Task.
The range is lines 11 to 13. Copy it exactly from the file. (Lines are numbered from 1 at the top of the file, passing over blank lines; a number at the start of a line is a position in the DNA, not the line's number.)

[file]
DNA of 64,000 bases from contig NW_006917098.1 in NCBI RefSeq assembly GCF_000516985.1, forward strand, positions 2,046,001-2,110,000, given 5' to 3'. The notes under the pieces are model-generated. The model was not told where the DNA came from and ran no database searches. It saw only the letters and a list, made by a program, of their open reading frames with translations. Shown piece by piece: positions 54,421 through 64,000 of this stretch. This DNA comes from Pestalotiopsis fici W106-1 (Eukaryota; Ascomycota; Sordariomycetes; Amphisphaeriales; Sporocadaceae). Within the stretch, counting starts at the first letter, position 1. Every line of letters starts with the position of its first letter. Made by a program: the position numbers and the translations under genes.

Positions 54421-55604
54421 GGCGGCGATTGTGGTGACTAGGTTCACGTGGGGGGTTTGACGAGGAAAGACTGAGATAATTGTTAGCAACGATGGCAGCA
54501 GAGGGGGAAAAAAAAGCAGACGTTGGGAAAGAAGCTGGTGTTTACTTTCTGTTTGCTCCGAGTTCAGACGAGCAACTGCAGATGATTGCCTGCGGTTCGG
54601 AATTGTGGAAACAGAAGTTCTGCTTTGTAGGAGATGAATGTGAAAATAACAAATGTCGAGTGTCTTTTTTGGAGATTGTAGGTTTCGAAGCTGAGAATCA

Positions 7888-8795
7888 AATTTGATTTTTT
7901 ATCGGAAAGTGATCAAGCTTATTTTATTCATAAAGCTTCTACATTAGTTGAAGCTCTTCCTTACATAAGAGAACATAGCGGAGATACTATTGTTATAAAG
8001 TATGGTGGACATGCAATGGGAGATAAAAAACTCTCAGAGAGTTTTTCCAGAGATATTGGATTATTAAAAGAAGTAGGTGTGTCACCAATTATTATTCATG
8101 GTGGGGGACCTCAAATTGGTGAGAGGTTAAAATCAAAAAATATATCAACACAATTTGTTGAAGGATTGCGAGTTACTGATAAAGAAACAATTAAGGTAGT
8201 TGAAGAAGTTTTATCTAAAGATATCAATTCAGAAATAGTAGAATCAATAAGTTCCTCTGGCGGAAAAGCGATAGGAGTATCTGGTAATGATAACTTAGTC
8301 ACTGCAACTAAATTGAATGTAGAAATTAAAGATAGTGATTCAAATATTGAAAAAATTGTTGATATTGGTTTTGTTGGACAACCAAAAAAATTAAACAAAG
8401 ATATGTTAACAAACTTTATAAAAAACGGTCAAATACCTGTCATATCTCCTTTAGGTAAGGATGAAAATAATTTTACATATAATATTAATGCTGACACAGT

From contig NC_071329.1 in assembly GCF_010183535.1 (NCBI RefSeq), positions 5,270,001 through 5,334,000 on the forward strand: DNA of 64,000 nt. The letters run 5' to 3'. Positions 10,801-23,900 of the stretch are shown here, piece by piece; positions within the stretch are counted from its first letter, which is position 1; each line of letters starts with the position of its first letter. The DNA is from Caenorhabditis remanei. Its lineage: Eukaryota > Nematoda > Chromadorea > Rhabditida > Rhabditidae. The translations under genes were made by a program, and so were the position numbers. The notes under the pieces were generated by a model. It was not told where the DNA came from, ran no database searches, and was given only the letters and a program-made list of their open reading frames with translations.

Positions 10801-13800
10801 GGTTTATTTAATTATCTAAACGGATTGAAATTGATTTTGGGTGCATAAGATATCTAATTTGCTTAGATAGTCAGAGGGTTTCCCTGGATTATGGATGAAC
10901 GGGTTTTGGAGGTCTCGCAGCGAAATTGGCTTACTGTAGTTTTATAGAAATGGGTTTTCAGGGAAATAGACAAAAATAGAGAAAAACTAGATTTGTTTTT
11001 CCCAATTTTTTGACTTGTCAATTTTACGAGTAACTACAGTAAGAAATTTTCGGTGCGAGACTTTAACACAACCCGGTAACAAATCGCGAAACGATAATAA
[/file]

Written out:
8201 TGAAGAAGTTTTATCTAAAGATATCAATTCAGAAATAGTAGAATCAATAAGTTCCTCTGGCGGAAAAGCGATAGGAGTATCTGGTAATGATAACTTAGTC
8301 ACTGCAACTAAATTGAATGTAGAAATTAAAGATAGTGATTCAAATATTGAAAAAATTGTTGATATTGGTTTTGTTGGACAACCAAAAAAATTAAACAAAG
8401 ATATGTTAACAAACTTTATAAAAAACGGTCAAATACCTGTCATATCTCCTTTAGGTAAGGATGAAAATAATTTTACATATAATATTAATGCTGACACAGT